Is my Memory's Latency wrong???

I was using CPU-Z today to check out some information about my CPU, when I noticed something that didn't look right. My memory's latency, or at least I think that's what it is. This is the memory I have:

http://www.corsair.com/_datasheets/TWIN2X2048-6400C4PRO.pdf

According to that, my memory's latency should be 4-4-4-12 at 2.1V.

However, CPU-Z doesn't seem to agree.

http://picasaweb.google.com/AndyTG7/Temp/photo#5154014494715723554

Am I right in that my memory is running at the wrong latency? If so, why could that be? And how can I fix this?

My motherboard is an Asus P5W DH Deluxe running Bios version 2004.
9 answers Last reply
More about memory latency wrong
  1. *bump*
  2. In BIOS set the memory to 4-4-4-12 at 2.1V. Instructions in MB manual. If your system is willing, it will run with those timings.
  3. Badge - I have power saving features running in my Bios, such as Intel Speedstep and the other I believe is called C1E or something like that. Will changing the timings cause any issues with them? Are they the reason my timings are off?
  4. andytg7 said:
    Badge - I have power saving features running in my Bios, such as Intel Speedstep and the other I believe is called C1E or something like that. Will changing the timings cause any issues with them? Are they the reason my timings are off?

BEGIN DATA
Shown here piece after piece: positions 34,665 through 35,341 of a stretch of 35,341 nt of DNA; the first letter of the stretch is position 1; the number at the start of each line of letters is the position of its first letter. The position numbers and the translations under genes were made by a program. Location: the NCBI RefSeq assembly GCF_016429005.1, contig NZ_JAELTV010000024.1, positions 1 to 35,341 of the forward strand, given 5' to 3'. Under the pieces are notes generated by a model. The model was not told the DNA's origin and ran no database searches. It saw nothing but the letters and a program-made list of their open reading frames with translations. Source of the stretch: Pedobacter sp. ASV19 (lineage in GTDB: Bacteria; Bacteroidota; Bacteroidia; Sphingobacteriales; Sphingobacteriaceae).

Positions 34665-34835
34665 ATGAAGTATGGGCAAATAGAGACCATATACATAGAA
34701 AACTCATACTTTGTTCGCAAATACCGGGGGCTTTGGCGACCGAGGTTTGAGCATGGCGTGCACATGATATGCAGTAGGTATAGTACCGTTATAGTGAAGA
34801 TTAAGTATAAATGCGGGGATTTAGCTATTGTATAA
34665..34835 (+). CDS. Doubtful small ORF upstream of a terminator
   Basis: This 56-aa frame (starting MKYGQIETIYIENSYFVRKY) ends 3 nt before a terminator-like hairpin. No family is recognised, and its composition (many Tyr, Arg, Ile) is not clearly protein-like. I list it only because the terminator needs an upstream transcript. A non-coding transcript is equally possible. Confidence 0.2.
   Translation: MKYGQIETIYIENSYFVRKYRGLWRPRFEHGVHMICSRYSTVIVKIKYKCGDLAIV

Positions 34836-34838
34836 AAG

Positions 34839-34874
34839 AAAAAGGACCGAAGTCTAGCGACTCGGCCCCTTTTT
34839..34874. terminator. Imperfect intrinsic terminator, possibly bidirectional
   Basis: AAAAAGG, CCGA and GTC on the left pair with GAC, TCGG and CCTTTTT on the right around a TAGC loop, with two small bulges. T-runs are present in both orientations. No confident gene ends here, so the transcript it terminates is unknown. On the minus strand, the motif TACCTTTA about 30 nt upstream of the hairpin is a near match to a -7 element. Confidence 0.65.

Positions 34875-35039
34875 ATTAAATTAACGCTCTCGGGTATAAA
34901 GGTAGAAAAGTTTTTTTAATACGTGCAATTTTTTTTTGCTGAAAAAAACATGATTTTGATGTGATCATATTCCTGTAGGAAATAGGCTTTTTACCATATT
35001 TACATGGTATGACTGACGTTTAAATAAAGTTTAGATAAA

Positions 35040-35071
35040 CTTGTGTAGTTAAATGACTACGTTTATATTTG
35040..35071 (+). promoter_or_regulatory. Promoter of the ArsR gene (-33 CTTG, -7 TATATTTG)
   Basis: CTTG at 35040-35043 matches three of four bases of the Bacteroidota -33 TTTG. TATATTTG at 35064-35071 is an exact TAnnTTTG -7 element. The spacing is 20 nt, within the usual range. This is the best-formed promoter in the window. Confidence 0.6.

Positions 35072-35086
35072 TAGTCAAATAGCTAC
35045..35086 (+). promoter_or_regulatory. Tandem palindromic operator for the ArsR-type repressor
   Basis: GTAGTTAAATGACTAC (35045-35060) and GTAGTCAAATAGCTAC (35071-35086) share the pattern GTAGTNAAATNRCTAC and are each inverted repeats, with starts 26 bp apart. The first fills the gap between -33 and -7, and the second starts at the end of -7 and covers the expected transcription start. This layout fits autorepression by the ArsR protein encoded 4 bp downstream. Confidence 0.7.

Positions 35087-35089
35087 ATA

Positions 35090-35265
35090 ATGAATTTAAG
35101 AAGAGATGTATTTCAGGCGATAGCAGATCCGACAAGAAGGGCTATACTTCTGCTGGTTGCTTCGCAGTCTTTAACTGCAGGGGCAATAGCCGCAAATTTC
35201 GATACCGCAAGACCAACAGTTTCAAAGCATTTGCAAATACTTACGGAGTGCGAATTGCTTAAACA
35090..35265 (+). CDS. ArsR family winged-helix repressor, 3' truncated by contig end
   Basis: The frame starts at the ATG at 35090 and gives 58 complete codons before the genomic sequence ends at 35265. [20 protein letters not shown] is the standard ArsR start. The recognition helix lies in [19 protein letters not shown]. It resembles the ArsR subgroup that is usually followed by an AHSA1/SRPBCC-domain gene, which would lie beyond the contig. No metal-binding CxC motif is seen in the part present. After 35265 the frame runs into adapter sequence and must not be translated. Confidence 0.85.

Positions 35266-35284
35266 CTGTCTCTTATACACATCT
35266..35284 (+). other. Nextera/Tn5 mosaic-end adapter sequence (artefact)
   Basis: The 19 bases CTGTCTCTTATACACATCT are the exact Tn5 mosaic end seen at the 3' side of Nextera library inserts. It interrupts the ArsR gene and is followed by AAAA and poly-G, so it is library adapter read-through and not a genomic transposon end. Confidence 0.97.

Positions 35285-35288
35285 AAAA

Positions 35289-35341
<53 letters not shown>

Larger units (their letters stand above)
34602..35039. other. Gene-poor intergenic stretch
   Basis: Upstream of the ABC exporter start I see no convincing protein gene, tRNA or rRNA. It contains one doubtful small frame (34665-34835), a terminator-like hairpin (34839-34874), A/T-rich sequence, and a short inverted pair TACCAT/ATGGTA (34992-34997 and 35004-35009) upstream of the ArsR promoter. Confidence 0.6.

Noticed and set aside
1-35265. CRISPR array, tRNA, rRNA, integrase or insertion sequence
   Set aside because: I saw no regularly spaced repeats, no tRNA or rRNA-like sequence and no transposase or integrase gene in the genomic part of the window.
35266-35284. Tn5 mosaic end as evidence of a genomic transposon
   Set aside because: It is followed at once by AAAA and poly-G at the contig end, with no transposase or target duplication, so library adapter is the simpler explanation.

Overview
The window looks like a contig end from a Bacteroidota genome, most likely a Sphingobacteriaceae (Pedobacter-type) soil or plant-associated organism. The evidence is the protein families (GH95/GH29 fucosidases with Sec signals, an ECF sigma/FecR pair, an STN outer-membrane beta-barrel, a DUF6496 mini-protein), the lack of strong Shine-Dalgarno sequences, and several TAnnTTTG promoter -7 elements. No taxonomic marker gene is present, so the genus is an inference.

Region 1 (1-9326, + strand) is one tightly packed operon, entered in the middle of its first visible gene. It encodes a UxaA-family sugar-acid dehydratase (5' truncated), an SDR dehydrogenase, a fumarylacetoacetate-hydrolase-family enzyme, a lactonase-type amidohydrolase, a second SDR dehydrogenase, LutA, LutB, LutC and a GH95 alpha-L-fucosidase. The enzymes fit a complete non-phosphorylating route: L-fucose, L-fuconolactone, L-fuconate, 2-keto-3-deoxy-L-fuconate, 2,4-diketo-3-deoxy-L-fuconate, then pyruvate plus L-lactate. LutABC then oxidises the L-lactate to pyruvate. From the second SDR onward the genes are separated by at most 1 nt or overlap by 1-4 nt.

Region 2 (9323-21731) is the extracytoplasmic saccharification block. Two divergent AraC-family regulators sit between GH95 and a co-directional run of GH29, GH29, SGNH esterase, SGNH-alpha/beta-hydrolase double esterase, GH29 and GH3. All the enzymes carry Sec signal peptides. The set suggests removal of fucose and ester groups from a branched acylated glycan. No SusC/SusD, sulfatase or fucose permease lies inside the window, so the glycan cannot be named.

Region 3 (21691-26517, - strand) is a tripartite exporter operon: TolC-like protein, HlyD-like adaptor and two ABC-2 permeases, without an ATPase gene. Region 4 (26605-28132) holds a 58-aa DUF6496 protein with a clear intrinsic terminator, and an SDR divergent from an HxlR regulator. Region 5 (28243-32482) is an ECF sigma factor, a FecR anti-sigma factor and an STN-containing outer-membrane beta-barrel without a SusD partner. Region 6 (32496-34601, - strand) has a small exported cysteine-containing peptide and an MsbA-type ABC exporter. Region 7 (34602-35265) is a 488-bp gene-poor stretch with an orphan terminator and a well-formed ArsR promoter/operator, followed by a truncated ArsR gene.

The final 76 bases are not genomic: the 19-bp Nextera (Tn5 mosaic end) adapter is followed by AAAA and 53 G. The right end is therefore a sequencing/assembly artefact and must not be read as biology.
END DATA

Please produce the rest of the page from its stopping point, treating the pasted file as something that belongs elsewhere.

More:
Memory timings and voltage have nothing to do with speedstep or power saving. Corsair specs say your DIMMS will run at 4-4-4-12 at 2.1v. You will have to set those values in BIOS manually. Like I said, depending on your sustem, hopefully your system will run with the tighter timings. If everything is stable with your system and you are fine with it's current performance, 5-5-5-15 is fine. If you click on SPD on your CPUZ reading, 4-4-4-12 at 2.1v should be an option listed there. Corsiar has programmed your DIMMS to 'boot' at lower voltages at 5 CAS LAT (SPID). You will have go into BIOS and make the memory timings and voltage adjustments to get peak performance out of the Corsair DIMMS you have. HTH.
  5. Ahh, I see. Thank you very much for the help. I'll go ahead and try the adjustments.
  6. badge said:
    Memory timings and voltage have nothing to do with speedstep or power saving. Corsair specs say your DIMMS will run at 4-4-4-12 at 2.1v. You will have to set those values in BIOS manually. Like I said, depending on your sustem, hopefully your system will run with the tighter timings. If everything is stable with your system and you are fine with it's current performance, 5-5-5-15 is fine. If you click on SPD on your CPUZ reading, 4-4-4-12 at 2.1v should be an option listed there. Corsiar has programmed your DIMMS to 'boot' at lower voltages at 5 CAS LAT (SPID). You will have go into BIOS and make the memory timings and voltage adjustments to get peak performance out of the Corsair DIMMS you have. HTH.


    Hello Badge,

    Why are the settings in the SPD not the same as corsair have spec'd the ram at. On my old P4 system I have DDR 1 Corsair XMS 3500 which the specs are Cas 2,3,3,7. In the SPD the settings read :-